Here’s the thing we need to hear and to take hold of this morning: God’s methods haven’t changed! God still uses ordinary people to accomplish God’s divine, extraordinary work. Our abilities are not as important as our attitude and our availability. God has entrusted to us the Gospel, the Good News of Salvation. It is a privilege and a joy—as well as a profound responsibility—that God chooses to use even the simplest of vessels to make an eternal impact.
There is one final aspect of the miracle of God’s methods to consider. God is at work in our lives in ways that we do not see and cannot fully understand. In the same way that we would have written the story differently about how to redeem humanity, we also would write the story differently to accomplish our own growth, maturity, and sanctification. The script we’d like to write is that once we begin our spiritual journey with Christ, we wouldn’t have any problems. Life would make it easy for us to love and trust God.
But, of course, that’s not reality. We do experience problems and pains and pressures. We experience struggles and sickness. We experience temptation and failure. We take one step forward in our spiritual growth and follow it with three steps back. There are victories and celebrations accompanied by doubt and defeat and despair. If it were left up to us, this is not the way we would have it.
There are no simple answers to the hard “why” questions of life, and I can’t help but wonder if that isn’t part of how God’s methods work. When we’re going through circumstances we don’t understand, don’t like, and wouldn’t choose in a million years, that is exactly when we are invited to trust that God is at work in our lives and that that work is for our good. That is when faith becomes real.
Even when the angel appeared to Mary to tell her she would be the mother of God’s Son, there was no way she could have predicted all that that revelation would mean for her. Joseph had no idea what would be involved when he obediently responded to the angel’s message not to divorce Mary but to take her as his wife. Together, they endured shame, accusation, embarrassment, and ridicule. But they also experienced the miracle of seeing God become flesh right in front of their eyes. They saw God! They held God. The cost of obediently following God’s plan was worth it, for the overwhelming joy of drawing near to God.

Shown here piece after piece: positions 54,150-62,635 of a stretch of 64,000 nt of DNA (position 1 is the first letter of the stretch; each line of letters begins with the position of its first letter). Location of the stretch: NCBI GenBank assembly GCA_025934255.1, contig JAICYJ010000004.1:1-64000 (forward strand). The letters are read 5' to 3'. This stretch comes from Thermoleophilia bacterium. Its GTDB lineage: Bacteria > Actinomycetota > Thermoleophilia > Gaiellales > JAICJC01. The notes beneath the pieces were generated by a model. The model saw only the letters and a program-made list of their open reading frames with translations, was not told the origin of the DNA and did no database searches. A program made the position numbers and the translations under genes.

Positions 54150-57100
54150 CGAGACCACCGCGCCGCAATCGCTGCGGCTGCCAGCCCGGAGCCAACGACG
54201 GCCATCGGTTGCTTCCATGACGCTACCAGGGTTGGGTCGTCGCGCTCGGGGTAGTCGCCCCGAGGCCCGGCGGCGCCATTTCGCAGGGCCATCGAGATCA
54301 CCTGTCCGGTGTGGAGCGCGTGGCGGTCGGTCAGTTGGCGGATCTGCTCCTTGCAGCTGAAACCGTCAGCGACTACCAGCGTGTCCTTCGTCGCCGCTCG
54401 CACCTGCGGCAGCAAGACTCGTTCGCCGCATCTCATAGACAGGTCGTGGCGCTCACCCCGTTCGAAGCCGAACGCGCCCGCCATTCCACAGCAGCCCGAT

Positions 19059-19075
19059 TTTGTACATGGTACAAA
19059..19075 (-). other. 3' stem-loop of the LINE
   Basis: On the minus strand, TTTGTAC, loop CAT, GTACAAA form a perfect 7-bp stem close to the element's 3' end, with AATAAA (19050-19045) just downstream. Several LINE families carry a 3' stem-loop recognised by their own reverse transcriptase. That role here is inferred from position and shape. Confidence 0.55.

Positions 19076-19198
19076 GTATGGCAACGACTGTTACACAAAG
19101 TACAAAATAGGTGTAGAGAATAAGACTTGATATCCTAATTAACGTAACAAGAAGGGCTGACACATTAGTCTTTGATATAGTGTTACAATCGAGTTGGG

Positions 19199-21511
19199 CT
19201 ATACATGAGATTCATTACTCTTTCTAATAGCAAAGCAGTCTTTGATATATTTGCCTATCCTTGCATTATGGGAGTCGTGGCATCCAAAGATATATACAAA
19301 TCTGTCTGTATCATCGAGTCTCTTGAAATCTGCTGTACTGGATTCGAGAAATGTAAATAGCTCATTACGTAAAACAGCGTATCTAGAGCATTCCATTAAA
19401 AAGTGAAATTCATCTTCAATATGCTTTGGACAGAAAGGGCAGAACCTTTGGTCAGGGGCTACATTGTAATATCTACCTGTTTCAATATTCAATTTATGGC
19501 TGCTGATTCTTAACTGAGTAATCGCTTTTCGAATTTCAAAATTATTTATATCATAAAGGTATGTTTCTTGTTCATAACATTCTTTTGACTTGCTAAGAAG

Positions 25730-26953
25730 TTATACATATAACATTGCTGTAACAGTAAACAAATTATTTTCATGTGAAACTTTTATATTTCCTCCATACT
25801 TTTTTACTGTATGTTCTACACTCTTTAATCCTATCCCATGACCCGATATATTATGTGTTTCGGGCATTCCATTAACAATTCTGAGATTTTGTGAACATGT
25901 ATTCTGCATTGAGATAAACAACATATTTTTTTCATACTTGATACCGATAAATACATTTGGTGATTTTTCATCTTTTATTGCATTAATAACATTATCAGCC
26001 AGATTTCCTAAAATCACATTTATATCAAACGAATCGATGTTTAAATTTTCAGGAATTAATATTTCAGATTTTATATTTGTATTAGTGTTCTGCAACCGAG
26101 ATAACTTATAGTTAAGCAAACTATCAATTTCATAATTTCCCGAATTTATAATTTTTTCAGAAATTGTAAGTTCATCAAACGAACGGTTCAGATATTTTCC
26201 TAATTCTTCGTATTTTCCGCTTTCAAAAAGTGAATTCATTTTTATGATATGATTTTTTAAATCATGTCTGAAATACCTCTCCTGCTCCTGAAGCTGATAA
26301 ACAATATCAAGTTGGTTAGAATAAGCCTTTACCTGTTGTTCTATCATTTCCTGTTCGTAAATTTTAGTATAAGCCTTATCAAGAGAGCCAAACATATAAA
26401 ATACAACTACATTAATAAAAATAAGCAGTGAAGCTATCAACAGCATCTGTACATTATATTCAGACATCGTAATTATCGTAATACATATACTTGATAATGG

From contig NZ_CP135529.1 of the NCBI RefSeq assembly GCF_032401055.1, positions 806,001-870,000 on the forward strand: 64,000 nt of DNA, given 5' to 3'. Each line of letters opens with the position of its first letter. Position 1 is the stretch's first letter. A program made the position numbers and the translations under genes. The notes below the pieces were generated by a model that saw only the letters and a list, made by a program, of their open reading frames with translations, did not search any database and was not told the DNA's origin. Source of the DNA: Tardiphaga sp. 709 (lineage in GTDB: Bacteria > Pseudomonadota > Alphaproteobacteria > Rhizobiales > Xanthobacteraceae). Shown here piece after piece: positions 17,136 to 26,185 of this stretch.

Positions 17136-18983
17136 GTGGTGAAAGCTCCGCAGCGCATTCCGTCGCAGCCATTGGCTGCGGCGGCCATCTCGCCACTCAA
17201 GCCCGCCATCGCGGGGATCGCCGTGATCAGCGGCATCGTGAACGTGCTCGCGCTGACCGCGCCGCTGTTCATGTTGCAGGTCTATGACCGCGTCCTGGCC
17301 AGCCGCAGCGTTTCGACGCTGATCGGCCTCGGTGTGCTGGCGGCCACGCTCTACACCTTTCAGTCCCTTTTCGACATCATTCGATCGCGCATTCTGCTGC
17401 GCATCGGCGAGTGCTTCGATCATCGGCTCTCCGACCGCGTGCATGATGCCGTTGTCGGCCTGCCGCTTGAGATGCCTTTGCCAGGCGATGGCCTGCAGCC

God is working in us to produce a beautiful tapestry. From our perspective, in the muck and busyness of daily life, we see only the back of the embroidery. We are looking at the back side of it and don’t understand why it looks so ugly, with all the knots, and threads going every which way. But the front reveals a beautiful picture. It is impossible for us to grasp the pattern that is being woven by all the different knots and colors and seemingly random directions our lives have taken.
But one day, we will finally be able to see the top side of this tapestry God has been weaving of us. Then, we’ll see how the seasons of pain wove in rich, vibrant colors to our lives. We’ll see the fullness and intricacy of the design reflected in the seasons of joy and celebration. We will see the depth of character revealed through the times of testing and trusting.
In the meantime, friends, your Advent invitation is to continue to trust God and God’s methods, even though you don’t understand how God is at work in your life. Continue to follow him, trusting that you will be richly blessed. The miracle of the method is that God uses ordinary people like you and me to accomplish extraordinary things for the sake of God’s Kingdom. We may not understand it, but we choose to trust what we know to be true because of what God has revealed to us in Jesus Christ. And in the end, we’ll see just how perfect God’s methods have been to produce in each of us an exquisite design.
Along with all the angels in heaven, we join the chorus of Glory to God in the Highest! Amen.